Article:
Your Nov. 20, 1986, article, "Malibu and the Meanies," made this 16-year Malibu resident feel so guilty and outraged because you are suffering so--you know, not being tall, blond and empty-eyed and not living in Malibu--that I wanted to drive my 21-year-old car out of my mobile-home carport and drive to those beach dwellers' residences and kick their Porsche Targas and Lamborghinis, then yell out if they knew that Al Martinez was do-do-ing all over them?
I tried, Mr. Martinez. I was determined. Driving Pacific Coast Highway, I heard the quadraphonic sound you mentioned in your article, but it wasn't coming from quadraphonic high-speed cars--it was from the ambulance, sheriff's and fire truck sirens. What a racket those sirens made . . . didn't they realize they were disturbing the residents . . . not to mention the "outsiders" driving and looking at our ocean? And God help us, some were using our ocean! And you know what Mr. Martinez (you'll enjoy this--you have such a wicked sense of humor), they had to bring in a helicopter to transport the accident victims--an outsider who was drunk and who drove across the lanes and into another outsider on a motorcycle. Pacific Coast Highway was so congested with outsiders that medical personnel couldn't get through and the helicopter took so long in getting there . . . the motorcycle driver died en route to the hospital. But don't worry, Mr. Martinez, when the developers put their uglies on the hillsides and Pacific Coast Highway traffic becomes more congested, you will be able to look down upon Malibu from your home and chuckle till your sides hurt.
Still determined to right the wrong done to you, I drove on. There was so much traffic and driving at a snail's pace, I was able to view the radiant beauty of Malibu. You know, Mother Nature is awesome--she has green stuff growing through the burned ground and shrubs and trees are growing again. And all those people that lost their mobile homes in the fires and it's such a hoot that some of them didn't have fire insurance . . . something about insurance rates for this area being too high for them to afford. Then traffic came to a standstill again! Am I ever going to be able to deliver your message? Another landslide? Of course, it had rained. I bet you'll love it when the sewer lines are in and we have slides or earthquakes and those sewer lines break and it will take some time to fix . . . wow, what a stench and how funky!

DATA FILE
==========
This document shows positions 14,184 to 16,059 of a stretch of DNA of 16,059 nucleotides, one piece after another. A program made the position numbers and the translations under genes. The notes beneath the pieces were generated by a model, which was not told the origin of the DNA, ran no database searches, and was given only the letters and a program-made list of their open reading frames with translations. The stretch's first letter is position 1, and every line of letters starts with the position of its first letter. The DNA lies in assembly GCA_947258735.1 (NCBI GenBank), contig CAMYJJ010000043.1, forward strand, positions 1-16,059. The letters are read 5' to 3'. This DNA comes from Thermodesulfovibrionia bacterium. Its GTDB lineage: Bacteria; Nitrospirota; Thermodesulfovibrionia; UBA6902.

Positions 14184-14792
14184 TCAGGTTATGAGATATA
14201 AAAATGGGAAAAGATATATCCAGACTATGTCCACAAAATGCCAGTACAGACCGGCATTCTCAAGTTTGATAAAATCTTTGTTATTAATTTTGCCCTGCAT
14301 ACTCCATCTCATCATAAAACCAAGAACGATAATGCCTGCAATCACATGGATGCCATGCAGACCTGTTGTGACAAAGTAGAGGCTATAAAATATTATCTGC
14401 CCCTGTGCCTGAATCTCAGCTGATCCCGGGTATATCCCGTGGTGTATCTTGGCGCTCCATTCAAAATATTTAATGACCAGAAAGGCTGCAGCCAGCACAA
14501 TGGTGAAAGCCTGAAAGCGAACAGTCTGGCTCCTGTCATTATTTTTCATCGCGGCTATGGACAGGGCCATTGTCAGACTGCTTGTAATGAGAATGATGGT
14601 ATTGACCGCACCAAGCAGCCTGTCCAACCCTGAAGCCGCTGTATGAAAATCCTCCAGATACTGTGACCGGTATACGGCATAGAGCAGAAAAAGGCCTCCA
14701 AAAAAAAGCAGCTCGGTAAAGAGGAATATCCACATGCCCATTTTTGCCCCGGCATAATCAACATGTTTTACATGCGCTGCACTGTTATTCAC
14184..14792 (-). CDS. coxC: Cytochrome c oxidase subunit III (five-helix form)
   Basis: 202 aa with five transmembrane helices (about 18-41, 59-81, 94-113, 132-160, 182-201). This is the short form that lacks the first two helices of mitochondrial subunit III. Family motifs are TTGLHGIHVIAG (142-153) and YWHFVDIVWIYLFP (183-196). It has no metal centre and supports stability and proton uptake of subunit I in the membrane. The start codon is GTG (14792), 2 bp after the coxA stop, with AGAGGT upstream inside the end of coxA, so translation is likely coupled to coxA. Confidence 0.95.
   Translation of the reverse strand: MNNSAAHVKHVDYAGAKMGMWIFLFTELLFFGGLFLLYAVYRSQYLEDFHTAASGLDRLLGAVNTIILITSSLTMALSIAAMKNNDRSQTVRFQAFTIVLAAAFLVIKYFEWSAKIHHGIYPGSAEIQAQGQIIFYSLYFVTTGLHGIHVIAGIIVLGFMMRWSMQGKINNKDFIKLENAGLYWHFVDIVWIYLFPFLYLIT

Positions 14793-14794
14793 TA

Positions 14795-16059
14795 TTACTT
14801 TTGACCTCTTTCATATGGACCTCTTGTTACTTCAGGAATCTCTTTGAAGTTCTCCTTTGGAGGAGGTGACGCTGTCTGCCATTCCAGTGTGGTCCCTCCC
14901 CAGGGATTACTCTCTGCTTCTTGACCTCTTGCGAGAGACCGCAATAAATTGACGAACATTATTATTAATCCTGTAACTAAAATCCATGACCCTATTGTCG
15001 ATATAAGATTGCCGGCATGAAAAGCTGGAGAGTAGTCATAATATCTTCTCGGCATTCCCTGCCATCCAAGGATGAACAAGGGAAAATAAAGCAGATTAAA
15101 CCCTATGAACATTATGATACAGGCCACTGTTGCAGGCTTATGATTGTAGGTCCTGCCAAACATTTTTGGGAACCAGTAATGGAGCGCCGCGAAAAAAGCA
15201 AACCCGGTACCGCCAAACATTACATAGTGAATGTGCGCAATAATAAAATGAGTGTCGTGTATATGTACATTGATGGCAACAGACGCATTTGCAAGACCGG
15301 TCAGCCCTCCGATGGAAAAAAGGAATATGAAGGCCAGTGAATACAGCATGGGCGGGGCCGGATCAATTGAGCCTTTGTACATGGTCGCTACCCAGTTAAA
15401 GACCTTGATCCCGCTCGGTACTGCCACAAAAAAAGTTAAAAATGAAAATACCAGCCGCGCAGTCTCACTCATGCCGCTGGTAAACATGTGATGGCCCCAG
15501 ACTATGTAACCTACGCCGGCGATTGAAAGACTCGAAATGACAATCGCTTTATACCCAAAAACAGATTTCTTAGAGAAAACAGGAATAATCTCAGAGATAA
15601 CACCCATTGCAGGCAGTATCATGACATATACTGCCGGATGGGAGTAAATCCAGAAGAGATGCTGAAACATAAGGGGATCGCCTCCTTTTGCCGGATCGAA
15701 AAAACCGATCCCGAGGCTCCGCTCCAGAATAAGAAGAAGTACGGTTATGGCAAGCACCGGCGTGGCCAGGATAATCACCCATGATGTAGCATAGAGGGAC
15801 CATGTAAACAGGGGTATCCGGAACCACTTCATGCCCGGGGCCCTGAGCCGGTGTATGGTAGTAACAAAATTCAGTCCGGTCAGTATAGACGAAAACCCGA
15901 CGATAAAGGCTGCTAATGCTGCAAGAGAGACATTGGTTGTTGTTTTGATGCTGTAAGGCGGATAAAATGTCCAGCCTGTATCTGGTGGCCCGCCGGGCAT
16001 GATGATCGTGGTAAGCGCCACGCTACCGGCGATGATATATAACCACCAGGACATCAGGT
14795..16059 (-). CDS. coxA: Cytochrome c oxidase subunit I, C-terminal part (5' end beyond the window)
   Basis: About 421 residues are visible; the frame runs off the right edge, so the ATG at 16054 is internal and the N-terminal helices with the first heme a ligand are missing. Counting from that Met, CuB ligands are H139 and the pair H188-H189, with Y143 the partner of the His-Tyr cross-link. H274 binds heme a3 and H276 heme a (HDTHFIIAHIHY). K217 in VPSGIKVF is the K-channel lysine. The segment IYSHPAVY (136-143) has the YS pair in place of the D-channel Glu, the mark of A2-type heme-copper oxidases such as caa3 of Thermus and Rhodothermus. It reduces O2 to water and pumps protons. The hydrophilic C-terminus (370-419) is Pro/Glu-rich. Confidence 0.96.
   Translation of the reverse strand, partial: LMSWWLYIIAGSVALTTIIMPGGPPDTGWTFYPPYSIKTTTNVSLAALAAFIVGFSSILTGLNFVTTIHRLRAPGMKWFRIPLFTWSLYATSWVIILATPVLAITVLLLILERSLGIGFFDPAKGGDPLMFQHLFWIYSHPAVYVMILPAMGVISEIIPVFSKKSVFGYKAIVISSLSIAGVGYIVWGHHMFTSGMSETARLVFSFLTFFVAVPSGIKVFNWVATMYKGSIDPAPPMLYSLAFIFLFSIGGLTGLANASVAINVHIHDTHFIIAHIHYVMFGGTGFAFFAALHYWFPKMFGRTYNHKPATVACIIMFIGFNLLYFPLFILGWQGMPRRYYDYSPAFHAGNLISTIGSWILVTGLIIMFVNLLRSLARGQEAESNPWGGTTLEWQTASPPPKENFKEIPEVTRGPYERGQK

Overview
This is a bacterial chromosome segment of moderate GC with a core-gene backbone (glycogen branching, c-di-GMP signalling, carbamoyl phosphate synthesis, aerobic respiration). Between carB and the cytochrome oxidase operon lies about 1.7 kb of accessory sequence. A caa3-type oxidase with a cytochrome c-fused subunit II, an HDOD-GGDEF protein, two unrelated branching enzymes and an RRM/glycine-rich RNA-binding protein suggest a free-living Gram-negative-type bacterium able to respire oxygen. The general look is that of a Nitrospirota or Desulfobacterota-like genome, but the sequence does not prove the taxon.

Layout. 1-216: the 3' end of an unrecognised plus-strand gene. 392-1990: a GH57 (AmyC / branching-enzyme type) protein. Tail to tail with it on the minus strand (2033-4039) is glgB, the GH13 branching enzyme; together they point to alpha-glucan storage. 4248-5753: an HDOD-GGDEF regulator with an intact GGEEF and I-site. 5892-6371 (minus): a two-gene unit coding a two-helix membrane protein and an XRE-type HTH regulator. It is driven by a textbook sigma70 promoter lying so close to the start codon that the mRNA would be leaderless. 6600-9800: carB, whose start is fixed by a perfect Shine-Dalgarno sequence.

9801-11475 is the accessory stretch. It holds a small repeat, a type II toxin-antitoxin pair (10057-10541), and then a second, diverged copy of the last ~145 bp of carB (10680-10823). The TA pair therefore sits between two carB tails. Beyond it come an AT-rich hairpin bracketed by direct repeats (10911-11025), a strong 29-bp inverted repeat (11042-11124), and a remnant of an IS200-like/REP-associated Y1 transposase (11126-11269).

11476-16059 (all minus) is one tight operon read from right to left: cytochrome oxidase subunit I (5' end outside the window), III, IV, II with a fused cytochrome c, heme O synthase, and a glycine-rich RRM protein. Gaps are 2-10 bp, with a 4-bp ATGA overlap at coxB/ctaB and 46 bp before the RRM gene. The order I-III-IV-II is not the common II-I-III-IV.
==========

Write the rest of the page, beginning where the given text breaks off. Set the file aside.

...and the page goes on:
Again I was on my way and, finally, after an hour and a half of driving five miles I pulled up in front of the beach-dwellers' homes. What a bummer! There wasn't anyone home . . . they were probably at work so they could afford the price of living in Paradise! Damn. Fearlessly, I used the public beach access to make sure they weren't out on the beach frolicking and drinking Dom Perignon. I looked around the beach and spotted a group of people walking toward me. Ah, finally Malibu beach dwellers. It must be Malibuites--I mean, look at that mess this group left on the beach area they occupied--empty beer bottles, food wrappers, fried chicken buckets. Their maids must come out and clean up the beach after them, right? You can imagine my embarrassment after delivering your message to the group and found they were "outsiders"!
I tried so hard to help deliver your message, Al, and to help Los Angeles County regulate the people of Malibu and they weren't even around to listen. What selfish nerds they are, out and about fighting for a safer Pacific Coast Highway for their safety and the many outsiders who visit, holding benefits to raise funds so outsiders and locals can have an emergency room, and what audacity to be so concerned about the fragile, ever-moving environment . . . so what's a boulder or two crashing into your living room or mud oozing through the house . . . what the hell, they're rich enough to hire people to clean it up. Wouldn't it be a gas if your hillside home slid down the hill onto the beach . . . then you could bleach your hair blonde . . . insert empty-eyed blue contacts . . . grab a surfboard and enjoy what the Malibu primitives work so hard to maintain for everyone to enjoy.